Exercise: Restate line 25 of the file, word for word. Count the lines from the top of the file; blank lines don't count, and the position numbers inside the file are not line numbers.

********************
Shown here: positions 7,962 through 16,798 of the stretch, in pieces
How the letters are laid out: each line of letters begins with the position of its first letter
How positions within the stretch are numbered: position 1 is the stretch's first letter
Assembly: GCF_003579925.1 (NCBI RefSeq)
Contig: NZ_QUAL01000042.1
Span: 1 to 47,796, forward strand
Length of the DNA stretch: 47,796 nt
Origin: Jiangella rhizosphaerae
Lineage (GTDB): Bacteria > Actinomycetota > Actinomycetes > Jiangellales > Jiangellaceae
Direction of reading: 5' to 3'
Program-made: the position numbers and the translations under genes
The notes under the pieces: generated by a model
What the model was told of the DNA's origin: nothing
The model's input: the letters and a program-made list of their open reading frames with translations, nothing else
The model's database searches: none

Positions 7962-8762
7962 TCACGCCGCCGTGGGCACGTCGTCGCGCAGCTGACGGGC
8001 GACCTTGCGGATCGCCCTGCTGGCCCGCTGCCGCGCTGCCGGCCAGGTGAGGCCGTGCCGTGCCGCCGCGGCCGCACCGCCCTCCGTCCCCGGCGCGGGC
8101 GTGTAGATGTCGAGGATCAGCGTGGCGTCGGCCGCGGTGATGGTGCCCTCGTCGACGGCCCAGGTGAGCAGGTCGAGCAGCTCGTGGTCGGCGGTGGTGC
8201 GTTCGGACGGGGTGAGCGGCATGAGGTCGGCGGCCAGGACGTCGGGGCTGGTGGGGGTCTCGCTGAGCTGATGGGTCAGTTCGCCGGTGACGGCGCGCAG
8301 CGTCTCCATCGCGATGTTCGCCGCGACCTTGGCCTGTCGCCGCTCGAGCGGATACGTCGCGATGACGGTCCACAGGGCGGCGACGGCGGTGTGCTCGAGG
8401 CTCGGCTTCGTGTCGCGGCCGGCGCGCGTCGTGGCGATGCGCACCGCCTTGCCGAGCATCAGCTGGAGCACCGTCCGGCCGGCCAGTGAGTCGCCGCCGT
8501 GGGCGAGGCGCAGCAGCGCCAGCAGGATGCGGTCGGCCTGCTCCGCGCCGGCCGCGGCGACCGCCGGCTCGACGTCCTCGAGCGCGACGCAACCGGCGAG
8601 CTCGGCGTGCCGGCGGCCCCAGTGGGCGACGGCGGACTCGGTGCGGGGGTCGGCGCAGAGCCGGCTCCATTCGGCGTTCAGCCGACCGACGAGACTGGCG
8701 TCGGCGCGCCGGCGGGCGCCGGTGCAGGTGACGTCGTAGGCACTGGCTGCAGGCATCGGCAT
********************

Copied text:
8701 TCGGCGCGCCGGCGGGCGCCGGTGCAGGTGACGTCGTAGGCACTGGCTGCAGGCATCGGCAT